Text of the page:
Given their status today it’s difficult to think of Matt Damon and Ben Affleck as anything other than substantial stars in their field. But, back in 1997, neither was well-known, and their collaborative efforts as screenwriters brought them to the forefront of the industry thanks to a shared Oscar win for Good Will Hunting.
Though both have dabbled in the writing field since – Damon penning the scripts for such little seen dramas as Gerry and Promised Land, Affleck earning more prolific credits with Gone Baby Gone and The Town – their talents have pooled together once more, tackling an unlikely subject, but a relevant one nonetheless in The Last Duel.
Set in 1300’s France – though its stars opt to speak in their more natural accents – the film adopts a Rashomon-type storytelling device in its depiction of a rape that took place between Jacques Le Gris (Adam Driver) and Marguerite (Jodie Comer). The events are told from three different perspectives (the film separating itself into a trio of chapters in its focus of each account), his, hers, and her husband’s, Jean de Carrouges (Damon).
The titular duel is the eventual outcome of the “he said, she said” line of questioning that comes forward, a type of justice that is so often left to the grace of God and one that has fallen out of favour ever since. Though the duel, and Marguerite’s account of what took place between herself and Le Gris, occupies the last third of the film – arguably its strongest moments – the lead up proves just as investing as Affleck and Damon’s script, written in collaboration with Nicole Holofcener (Can You Ever Forgive Me?), enjoys framing each of its characters in a variety of shades that speaks to each performer’s strength.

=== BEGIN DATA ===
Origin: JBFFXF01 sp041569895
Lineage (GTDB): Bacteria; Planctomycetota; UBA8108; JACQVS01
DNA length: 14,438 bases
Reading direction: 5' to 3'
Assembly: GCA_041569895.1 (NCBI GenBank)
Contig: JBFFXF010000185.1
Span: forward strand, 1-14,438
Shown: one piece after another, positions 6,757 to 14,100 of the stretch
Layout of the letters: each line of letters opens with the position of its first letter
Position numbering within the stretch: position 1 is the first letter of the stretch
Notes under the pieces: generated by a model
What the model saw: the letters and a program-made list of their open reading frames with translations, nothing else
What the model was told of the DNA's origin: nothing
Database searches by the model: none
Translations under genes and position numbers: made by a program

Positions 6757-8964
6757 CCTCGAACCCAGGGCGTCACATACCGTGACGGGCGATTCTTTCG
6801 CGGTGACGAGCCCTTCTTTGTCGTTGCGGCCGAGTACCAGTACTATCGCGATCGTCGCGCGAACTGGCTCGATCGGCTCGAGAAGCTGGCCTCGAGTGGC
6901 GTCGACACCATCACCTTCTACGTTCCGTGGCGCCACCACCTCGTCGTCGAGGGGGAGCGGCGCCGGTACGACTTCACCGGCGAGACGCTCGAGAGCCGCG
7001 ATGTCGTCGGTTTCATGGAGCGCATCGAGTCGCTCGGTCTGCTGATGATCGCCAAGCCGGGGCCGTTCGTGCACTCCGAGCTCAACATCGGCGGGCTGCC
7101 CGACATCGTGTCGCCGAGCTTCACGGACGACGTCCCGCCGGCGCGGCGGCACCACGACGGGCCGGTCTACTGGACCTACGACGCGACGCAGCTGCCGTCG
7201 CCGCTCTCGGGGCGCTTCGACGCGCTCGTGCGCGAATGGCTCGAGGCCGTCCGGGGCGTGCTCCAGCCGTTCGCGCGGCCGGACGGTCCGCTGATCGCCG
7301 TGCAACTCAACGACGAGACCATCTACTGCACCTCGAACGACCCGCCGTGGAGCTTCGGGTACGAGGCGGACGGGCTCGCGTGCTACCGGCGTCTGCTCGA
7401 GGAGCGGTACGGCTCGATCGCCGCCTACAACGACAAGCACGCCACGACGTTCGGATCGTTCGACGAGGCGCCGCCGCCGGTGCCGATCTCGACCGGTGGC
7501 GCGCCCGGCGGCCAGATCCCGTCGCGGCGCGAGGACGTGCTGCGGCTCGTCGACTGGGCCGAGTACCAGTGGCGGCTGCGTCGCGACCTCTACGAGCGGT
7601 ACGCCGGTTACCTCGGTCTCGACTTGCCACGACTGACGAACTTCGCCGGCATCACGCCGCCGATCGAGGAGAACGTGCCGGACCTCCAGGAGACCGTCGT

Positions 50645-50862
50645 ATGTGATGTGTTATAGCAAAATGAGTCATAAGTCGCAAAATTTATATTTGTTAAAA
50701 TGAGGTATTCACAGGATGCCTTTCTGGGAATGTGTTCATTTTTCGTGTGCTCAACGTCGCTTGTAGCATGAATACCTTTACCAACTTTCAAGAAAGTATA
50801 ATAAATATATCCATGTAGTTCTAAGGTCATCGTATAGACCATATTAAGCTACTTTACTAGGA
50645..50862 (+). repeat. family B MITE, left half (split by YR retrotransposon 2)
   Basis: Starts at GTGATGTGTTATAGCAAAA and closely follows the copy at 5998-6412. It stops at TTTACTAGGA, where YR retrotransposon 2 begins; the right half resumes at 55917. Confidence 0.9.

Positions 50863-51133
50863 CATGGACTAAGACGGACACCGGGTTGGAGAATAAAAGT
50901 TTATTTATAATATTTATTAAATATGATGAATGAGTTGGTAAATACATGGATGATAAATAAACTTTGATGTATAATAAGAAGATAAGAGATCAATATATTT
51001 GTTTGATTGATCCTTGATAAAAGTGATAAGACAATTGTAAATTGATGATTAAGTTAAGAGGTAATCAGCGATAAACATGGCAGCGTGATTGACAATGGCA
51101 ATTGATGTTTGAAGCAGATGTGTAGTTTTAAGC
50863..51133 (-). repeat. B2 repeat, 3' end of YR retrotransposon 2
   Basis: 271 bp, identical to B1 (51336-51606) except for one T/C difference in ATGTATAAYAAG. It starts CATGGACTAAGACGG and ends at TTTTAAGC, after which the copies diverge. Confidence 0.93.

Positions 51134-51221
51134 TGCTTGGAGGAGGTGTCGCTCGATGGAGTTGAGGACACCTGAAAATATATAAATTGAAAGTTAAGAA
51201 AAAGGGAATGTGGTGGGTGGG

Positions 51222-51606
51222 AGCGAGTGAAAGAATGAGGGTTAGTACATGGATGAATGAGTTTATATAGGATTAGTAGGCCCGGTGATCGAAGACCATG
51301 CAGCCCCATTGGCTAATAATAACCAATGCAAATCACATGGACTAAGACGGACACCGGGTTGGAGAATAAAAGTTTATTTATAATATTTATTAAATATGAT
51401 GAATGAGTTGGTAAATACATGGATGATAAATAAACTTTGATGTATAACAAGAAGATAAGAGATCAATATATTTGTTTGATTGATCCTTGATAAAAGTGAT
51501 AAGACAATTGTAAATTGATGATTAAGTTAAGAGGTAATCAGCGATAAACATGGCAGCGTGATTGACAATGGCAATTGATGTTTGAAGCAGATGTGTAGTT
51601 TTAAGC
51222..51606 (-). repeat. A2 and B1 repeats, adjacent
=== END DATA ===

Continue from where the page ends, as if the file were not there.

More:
Though they’d like to think as such, neither Jean or Jacques are the heroes of their own story. Jean, though named as a war hero, doesn’t have the respect of his peers. Jacques, whilst well-liked and hailed often for his appearance, has a reputation with women that keeps him from being taken seriously as a leading figure. And Marguerite, the most sympathetic and innocent of them all, is similarly shaded in a sporadic manner that questions her judgement as she quietly defies the rules imposed on her.
Given that the subject of rape and the subsequent threat to stay quiet is at the core of Ridley Scott‘s film, one would be right in suspecting either vast unpleasantness in its imagery or an unnecessary lingering in its periodic storytelling. Thankfully, neither come to fruition. Yes, it goes without saying that watching the act of sexual assault is far from pleasing to the eye, but Scott wisely never indulges in such aesthetics. And though the film itself runs for 153 minutes, it never once feels as if it overstays its welcome.
The Last Duel isn’t the most obvious script from Damon and Affleck – who would’ve thought we’d be getting a commentary on rape culture – but their collective intelligence and wit keeps the film at a topical forefront whilst simultaneously reminding us of their performative strength. As much as an against-type Damon and a smarmy Affleck are a pleasure to behold, the latter is truly having a ball utilising his comedic grease, it’s Comer that utterly walks away with the film entirely, honing a grace and an assurance that elevates an oft-delicious play of words.
FOUR STARS (OUT OF FIVE)
The Last Duel is screening in Australian cinemas from October 21st, 2021.